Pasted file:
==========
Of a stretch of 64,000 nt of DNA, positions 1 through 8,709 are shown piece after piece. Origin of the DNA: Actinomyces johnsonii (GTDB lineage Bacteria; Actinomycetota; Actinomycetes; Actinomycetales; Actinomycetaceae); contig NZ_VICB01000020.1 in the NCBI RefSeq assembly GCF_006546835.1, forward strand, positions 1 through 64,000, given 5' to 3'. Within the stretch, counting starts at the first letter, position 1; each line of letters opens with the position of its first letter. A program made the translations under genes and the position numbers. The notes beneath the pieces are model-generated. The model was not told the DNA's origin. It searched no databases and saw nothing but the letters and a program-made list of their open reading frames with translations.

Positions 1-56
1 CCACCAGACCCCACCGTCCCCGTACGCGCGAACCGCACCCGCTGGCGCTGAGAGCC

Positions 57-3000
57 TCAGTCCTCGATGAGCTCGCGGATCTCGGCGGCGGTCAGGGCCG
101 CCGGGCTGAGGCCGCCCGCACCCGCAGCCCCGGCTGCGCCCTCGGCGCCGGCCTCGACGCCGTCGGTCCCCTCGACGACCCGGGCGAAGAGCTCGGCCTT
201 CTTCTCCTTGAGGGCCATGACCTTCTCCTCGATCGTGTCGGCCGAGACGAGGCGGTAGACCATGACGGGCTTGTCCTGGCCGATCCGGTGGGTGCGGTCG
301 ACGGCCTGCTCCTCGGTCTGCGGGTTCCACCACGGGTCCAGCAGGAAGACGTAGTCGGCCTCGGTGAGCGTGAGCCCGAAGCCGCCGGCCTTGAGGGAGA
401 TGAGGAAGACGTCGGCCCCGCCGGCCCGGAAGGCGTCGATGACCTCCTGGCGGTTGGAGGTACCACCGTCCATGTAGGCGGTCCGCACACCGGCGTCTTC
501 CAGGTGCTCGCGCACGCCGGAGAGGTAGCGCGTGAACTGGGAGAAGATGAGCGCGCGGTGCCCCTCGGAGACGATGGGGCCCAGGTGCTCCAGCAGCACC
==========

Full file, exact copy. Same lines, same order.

Of a stretch of 64,000 nt of DNA, positions 1 through 8,709 are shown piece after piece. Origin of the DNA: Actinomyces johnsonii (GTDB lineage Bacteria; Actinomycetota; Actinomycetes; Actinomycetales; Actinomycetaceae); contig NZ_VICB01000020.1 in the NCBI RefSeq assembly GCF_006546835.1, forward strand, positions 1 through 64,000, given 5' to 3'. Within the stretch, counting starts at the first letter, position 1; each line of letters opens with the position of its first letter. A program made the translations under genes and the position numbers. The notes beneath the pieces are model-generated. The model was not told the DNA's origin. It searched no databases and saw nothing but the letters and a program-made list of their open reading frames with translations.

Positions 1-56
1 CCACCAGACCCCACCGTCCCCGTACGCGCGAACCGCACCCGCTGGCGCTGAGAGCC

Positions 57-3000
57 TCAGTCCTCGATGAGCTCGCGGATCTCGGCGGCGGTCAGGGCCG
101 CCGGGCTGAGGCCGCCCGCACCCGCAGCCCCGGCTGCGCCCTCGGCGCCGGCCTCGACGCCGTCGGTCCCCTCGACGACCCGGGCGAAGAGCTCGGCCTT
201 CTTCTCCTTGAGGGCCATGACCTTCTCCTCGATCGTGTCGGCCGAGACGAGGCGGTAGACCATGACGGGCTTGTCCTGGCCGATCCGGTGGGTGCGGTCG
301 ACGGCCTGCTCCTCGGTCTGCGGGTTCCACCACGGGTCCAGCAGGAAGACGTAGTCGGCCTCGGTGAGCGTGAGCCCGAAGCCGCCGGCCTTGAGGGAGA
401 TGAGGAAGACGTCGGCCCCGCCGGCCCGGAAGGCGTCGATGACCTCCTGGCGGTTGGAGGTACCACCGTCCATGTAGGCGGTCCGCACACCGGCGTCTTC
501 CAGGTGCTCGCGCACGCCGGAGAGGTAGCGCGTGAACTGGGAGAAGATGAGCGCGCGGTGCCCCTCGGAGACGATGGGGCCCAGGTGCTCCAGCAGCACC